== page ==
Black History Month is full of lessons. My hope, as an educator and a member of a community, is that I can help young people learn these lessons. There are problems to be solved and people to be helped.  Let us work together to help our young people make history.

    Black History Month is Grit. Determination. Tenacity. Perseverance. Inventiveness. Character. Vision. Pride.

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  • The Drum Major Instinct: A Personal Reflection

    Posted by Dr. Charles J. Pearson on 1/20/2020

     

    On February 4, 1968, Dr. Martin Luther King Jr. preached “The Drum Major Instinct.” The sermon dealt with the idea that each of us has an inherent desire, a deep personal desire to be number one, to lead the parade, to be out front. He says that when a baby cries, this is a desire for attention. When we compete, this is a desire for attention. Each of us wants to “lead the parade.” The sermon actually became him preaching his own eulogy. He ended that speech with declaring that he wanted to be remembered as a drum major for justice.

    This “drum major instinct” is a powerful force within us, but rather than us shutting it down, we need this instinct to be harnessed and channeled in ways that truly make a difference in the lives of others. Author and educator Dr. Michael Fullan calls this idea of making a difference in the lives of others “Moral Purpose.” Having a sense of moral purpose means that I see a wrong that needs to be made right, and I know that I am the one to do it. We then combine this with another concept — “Kairos” which means at the right time. Now is the time for us to act! This is the Biblical idea of “Now is the time, at the appointed time, or in due season.”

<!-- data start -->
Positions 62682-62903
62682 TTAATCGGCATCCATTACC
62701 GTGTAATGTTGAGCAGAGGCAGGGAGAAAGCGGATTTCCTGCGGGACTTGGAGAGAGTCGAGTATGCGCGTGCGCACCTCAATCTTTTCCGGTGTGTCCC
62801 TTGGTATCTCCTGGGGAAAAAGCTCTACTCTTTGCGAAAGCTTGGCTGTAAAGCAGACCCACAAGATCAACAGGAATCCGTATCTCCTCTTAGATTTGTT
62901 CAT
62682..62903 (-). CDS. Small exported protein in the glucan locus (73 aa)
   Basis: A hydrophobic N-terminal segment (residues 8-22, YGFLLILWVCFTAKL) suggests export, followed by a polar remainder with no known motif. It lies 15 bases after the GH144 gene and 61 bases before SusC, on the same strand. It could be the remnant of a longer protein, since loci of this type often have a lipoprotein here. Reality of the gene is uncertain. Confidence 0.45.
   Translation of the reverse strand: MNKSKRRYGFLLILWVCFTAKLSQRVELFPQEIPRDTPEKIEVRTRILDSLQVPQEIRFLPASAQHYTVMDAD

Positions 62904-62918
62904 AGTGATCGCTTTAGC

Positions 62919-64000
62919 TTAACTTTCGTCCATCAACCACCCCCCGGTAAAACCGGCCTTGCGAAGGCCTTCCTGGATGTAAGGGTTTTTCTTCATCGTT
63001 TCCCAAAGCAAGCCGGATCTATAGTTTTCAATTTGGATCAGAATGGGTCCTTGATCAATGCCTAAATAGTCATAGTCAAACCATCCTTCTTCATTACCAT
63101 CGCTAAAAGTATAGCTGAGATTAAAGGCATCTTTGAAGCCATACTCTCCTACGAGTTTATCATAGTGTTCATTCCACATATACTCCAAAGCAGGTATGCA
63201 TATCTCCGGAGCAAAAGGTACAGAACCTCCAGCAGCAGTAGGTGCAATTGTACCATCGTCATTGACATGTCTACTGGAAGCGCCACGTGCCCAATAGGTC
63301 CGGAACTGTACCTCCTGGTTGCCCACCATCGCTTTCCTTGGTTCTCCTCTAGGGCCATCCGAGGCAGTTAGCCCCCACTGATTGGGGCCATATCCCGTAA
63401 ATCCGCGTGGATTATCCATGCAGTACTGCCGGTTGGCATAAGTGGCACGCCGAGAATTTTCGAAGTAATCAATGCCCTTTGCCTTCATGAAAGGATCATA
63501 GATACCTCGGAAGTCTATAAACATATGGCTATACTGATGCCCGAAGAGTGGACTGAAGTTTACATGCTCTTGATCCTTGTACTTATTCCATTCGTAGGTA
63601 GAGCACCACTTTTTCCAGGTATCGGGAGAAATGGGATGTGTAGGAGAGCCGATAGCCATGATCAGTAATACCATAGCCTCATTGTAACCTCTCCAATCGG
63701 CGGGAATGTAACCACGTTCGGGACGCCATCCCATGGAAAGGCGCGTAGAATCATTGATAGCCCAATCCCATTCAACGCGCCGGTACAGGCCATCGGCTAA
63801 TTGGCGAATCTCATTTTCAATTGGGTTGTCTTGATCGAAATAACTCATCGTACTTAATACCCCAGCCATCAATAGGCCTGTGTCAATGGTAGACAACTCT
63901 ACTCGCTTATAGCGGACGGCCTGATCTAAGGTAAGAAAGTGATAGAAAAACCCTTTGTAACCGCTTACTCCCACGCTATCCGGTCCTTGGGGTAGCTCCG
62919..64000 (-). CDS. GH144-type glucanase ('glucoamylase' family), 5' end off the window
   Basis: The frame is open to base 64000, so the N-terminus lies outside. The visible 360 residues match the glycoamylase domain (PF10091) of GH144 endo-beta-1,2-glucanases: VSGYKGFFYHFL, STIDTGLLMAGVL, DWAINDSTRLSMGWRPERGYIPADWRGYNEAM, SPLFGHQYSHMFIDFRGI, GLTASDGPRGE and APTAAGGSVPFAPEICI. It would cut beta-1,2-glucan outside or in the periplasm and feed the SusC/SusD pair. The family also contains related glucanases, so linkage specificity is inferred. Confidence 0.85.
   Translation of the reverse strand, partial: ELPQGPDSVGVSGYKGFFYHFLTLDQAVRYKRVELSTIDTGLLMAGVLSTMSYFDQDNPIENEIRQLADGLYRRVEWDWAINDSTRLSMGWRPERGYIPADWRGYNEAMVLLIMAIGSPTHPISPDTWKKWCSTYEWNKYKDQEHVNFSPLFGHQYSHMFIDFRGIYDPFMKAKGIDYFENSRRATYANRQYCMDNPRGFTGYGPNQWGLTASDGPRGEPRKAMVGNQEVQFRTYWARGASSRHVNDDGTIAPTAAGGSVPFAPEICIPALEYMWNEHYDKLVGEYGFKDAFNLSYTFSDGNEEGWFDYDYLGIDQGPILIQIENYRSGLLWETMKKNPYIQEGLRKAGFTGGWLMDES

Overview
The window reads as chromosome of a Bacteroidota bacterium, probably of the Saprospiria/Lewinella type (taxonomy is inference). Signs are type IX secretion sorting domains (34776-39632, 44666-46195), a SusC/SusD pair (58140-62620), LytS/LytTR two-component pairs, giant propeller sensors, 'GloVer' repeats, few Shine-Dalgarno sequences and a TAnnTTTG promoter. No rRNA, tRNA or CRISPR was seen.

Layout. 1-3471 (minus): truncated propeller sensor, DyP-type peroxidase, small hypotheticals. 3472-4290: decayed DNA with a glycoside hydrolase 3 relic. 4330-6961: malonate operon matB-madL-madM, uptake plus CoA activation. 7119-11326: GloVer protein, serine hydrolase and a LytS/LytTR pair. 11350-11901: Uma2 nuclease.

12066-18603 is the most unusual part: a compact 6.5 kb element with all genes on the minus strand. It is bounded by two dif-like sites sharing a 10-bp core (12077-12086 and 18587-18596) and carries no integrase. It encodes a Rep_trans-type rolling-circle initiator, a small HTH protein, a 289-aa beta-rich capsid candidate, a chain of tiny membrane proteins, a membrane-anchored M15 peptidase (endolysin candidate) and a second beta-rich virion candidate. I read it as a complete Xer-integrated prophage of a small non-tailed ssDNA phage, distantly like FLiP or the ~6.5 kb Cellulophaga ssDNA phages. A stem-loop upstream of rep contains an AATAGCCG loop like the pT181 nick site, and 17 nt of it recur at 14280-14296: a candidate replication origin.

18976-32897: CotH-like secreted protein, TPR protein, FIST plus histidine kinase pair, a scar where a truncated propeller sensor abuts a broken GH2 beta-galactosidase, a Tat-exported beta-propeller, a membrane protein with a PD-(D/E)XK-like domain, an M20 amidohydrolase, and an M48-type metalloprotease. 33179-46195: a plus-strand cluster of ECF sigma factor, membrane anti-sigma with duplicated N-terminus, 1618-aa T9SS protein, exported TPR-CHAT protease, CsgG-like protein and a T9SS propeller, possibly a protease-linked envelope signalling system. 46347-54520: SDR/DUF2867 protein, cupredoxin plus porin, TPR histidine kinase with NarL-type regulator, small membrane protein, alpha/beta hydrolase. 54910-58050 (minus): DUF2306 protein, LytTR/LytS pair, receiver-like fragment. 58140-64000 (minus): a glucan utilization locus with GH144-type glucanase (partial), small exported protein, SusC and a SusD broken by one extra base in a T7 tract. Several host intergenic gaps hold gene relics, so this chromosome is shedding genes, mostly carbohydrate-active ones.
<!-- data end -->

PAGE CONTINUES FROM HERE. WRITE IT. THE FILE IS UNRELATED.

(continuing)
Dr. Martin Luther King cast the drive to be the first, to lead the parade, to be the one in the light of the idea of moral purpose by making a difference in the lives of others.

    The Call of the Faith, A Call to Action

    I am driven by my faith. I seek to study and apply the Word of God in my life, so, when I read Isaiah 58, it spoke deeply to me about the call on my life, on our lives. It gives me clear marching orders.

    Isaiah 58:6-7

    Is not this the fast that I have chosen? to loose the bands of wickedness, to undo the heavy burdens, and to let the oppressed go free, and that ye break every yoke?

    Is it not to deal thy bread to the hungry, and that thou bring the poor that are cast out to thy house? when thou seest the naked, that thou cover him; and that thou hide not thyself from thine own flesh?